Of course the Mayor has endorsed it, that's the Bloomberg
way of governing!

By: Loner on 2/12/11 at 9:35

A few more questions:

Who will enforce the law, GLBT's or straights? What are the penalties for contravening the law? Will businesses be forced to produce a token GLBT on their payrolls in order to do business with Metro? Will faith-based entities, (churches, synagogues, temples ministries etc.) be excused from observing the prohibitions against this sort of anti-gay bigotry?

By: Loner on 2/12/11 at 9:39

No, govskeptic, Bloomberg gets out in front of legislation, he doesn't wait to see which way the wind is blowing. Bloomie changed the rules so that he could run for a third term...his vision of a nanny state includes regulating everything from transfats to tobacco and everything in between. Mayor Dean is no Bloomberg, thank G-d for that.

By: Loner on 2/12/11 at 9:54

More naggng questions:

What does Contracting with Metro" actually mean? Beyond the obvious stuff, like providing goods and services to Metro, does "contracting with Metro" include Metro contracts involving rental and , leasing agreements and buying-selling real estate?

For example, do vendors at the fairgrounds flea market have to prove compliance, in order to participate?

What about the racetrack at the Fairgrounds.... does the lessee have to prove compliance with the new language of the law?

Then there's the "public art"....do the artists have to sign papers affirming their stand on the GLBT issue?

The Metro bus service, city cabs and the airport all contract with Metro, right? Are those industries included in the new paradigm too?

Will the Titans and Predators have to show compliance too?

Will businesses be considered guilty until proven innocent on this discrimination charge? Will businesses be forced to prove their innocence, before entering into new contracts?

By: Loner on 2/12/11 at 9:56

The new language should be fully vetted by at least one independent legal firm; this could save litigation costs down the road.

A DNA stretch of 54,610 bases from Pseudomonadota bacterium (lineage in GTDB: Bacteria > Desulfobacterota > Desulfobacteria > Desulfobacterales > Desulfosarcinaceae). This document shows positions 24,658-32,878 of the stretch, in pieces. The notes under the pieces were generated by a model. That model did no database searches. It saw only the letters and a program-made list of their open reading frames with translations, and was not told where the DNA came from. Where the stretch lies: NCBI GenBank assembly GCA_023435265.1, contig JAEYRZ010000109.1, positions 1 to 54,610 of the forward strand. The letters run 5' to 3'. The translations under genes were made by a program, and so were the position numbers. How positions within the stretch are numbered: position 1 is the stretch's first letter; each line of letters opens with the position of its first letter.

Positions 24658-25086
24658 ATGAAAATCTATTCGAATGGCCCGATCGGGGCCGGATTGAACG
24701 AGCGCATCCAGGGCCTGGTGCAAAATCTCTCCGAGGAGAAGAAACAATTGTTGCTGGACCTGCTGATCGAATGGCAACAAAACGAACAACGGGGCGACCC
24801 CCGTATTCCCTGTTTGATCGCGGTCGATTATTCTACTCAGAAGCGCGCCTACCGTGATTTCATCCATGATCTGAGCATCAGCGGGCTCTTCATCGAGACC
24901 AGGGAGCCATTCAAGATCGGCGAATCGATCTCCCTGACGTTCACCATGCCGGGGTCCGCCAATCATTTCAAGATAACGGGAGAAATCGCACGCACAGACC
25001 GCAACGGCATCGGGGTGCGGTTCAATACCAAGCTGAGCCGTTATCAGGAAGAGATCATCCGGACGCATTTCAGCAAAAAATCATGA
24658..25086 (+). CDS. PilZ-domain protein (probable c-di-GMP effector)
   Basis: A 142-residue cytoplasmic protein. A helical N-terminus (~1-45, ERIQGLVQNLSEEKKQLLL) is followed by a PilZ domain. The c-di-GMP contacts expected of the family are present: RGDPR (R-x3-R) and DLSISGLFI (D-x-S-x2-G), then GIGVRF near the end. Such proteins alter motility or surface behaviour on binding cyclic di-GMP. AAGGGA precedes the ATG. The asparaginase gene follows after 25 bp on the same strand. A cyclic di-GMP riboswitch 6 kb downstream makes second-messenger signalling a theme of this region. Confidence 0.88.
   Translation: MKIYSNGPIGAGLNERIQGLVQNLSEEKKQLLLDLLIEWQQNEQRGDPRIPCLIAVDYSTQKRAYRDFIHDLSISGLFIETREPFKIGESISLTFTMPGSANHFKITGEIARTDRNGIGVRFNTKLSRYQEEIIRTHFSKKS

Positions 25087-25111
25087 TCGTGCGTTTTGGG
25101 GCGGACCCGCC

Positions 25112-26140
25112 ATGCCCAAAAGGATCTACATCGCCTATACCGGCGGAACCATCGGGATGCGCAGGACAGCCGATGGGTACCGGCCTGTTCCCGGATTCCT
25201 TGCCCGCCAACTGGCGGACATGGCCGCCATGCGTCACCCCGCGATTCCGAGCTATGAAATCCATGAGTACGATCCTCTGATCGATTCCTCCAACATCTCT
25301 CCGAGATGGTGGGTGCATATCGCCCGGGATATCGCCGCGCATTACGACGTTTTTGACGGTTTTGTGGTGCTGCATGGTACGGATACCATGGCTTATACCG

Again, contemplate before you legislate.

By: Loner on 2/12/11 at 10:43

The presumption of innocence is a quaint relic from earlier times. Things have changed.

If today's workers must prove themselves to be drug-free, in order to be hireable, and companies must prove compliance with the drug-free workplace laws, in order to land government contracts, then it's not a great leap for government to demand proof that individuals and companies are not discriminating against GLBT's, in order to be hired or contracted to work or conduct business with the government.

Today, the presumption of guilt is becoming more and more commonplace. This is a fundamental shift in American values and is the result of fear-based governance and "special interest" influence.

By: producer2 on 2/12/11 at 11:42

You may want to read the bill. Metro already has the policy in place. All the bill does is stipulate that any entity that signs a contract t do business with Metro must adhere to the same policies. It does not say you have to hire anyone, you just can't refuse to hire or fire them for prejudice. You don't have to do anything if you do not desire a contract with Metro. All very simple.

By: racer84 on 2/12/11 at 12:26

Producer2
Since it's somewhat historic, I had to post to let you know we agree on this issue.

By: Loner on 2/13/11 at 7:02

Nothing is simple, producer2, when we are dealing with laws and human nature. Proof of compliance may be the next skid on this slippery slope.

Like Ronald Reagan said, "trust, but verify". Verification of compliance is a routine requirement these days. I don't see this ordinance as being any different, in this regard, than other regulatory burdens placed upon the private sector.

The law is well-intended; but possibly flawed.

Smart players will hire their token GLBT's right now...and put them on display.

By: Loner on 2/13/11 at 7:29

If "Affirmative Action" was and remains valid for dealing with the race issue, then it is arguably valid in dealing with the GLBT issue.

Prepare yourselves for verification schemes.

By: Nitzche on 2/15/11 at 6:48

I think this is a cry for carpet munchers to UNITE!

By: MetalMan on 2/16/11 at 7:38

Of course he does, he's a liberal!